The rise in nationalism. Brexit and Trump. Reactionary far-right parties wooing millions of voters around the world. The facts on the ground are clear: globalisation – and the international economic and political system that has underpinned it for the past half-century – is fracturing.
Globalisation Under Pressure is a new series from The Conversation Global that both analyses the old international order and surfaces local stories of finance, migration, jobs, education and culture that show the far-reaching impacts of the changes underway today.
While China has so far secured support from a number of governments for its Belt and Road Initiative, the recent forum in Beijing also highlighted some obstacles to its advancement.
Today’s ugly politics are not a backlash against global capitalism, they’re an open embrace of the racism and greed that has always underpinned so-called global governance.
Luxury is a global phenomenon present in all societies in various forms.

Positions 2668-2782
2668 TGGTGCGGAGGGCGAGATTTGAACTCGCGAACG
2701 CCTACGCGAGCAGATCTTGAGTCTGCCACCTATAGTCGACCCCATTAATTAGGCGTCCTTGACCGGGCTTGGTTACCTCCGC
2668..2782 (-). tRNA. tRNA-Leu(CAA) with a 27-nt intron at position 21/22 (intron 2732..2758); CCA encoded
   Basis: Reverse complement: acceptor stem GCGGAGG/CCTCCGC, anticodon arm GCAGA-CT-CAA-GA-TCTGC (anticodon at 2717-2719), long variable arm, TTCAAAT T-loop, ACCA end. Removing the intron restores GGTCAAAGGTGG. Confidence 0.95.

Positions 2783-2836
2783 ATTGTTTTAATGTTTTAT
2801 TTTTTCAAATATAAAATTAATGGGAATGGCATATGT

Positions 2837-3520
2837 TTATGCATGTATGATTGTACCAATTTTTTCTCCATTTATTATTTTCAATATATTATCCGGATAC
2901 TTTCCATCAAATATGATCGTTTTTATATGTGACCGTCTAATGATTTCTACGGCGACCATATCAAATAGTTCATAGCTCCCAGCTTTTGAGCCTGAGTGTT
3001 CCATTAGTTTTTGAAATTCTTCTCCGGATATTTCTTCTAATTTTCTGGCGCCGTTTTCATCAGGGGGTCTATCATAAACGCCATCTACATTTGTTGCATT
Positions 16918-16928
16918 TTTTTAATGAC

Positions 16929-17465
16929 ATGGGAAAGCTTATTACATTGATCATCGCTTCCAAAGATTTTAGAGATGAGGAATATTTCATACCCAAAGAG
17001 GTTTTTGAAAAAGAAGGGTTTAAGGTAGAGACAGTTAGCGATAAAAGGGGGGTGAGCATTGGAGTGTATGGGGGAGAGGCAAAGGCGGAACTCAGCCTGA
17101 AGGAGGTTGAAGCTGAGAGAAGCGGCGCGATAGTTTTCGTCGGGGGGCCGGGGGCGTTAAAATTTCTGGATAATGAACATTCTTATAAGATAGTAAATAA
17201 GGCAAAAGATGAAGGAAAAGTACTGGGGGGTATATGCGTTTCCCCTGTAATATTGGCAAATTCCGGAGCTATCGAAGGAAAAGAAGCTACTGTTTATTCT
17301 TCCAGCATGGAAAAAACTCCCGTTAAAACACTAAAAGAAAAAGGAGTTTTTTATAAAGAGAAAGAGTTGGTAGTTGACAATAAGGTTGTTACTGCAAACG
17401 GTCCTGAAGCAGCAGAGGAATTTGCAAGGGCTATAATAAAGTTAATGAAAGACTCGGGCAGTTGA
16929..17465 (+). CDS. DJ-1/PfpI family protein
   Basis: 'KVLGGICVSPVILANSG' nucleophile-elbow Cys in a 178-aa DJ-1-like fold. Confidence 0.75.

The latest figures on the world wine market confirm that the industry is undergoing considerable change, with European countries finding their positions and strategies challenged by the new world.
How a simple bacterium traveled across time and space to become Japan’s latest food fad.
We may think of current reactionary politics as radical and new, but unchecked mercantilism has always ended with a fierce backlash from both left and right. Here’s what history tells us about today.
Pandemics are global threat, but not everyone prepares for them in the same way.
Ever more people are stuck with shift work in a globalised economy that operates twenty-four hours a day, seven days a week.
Brazilian soap operas are wildly popular in Portuguese-speaking Angola, influencing style and creating a business opportunity for thousands of Angolan female entrepreneurs who travel the world to bring fashion back in their luggage.
Can a 90-year-old insight into the distributive effects of free trade help us mitigate the downsides of globalisation?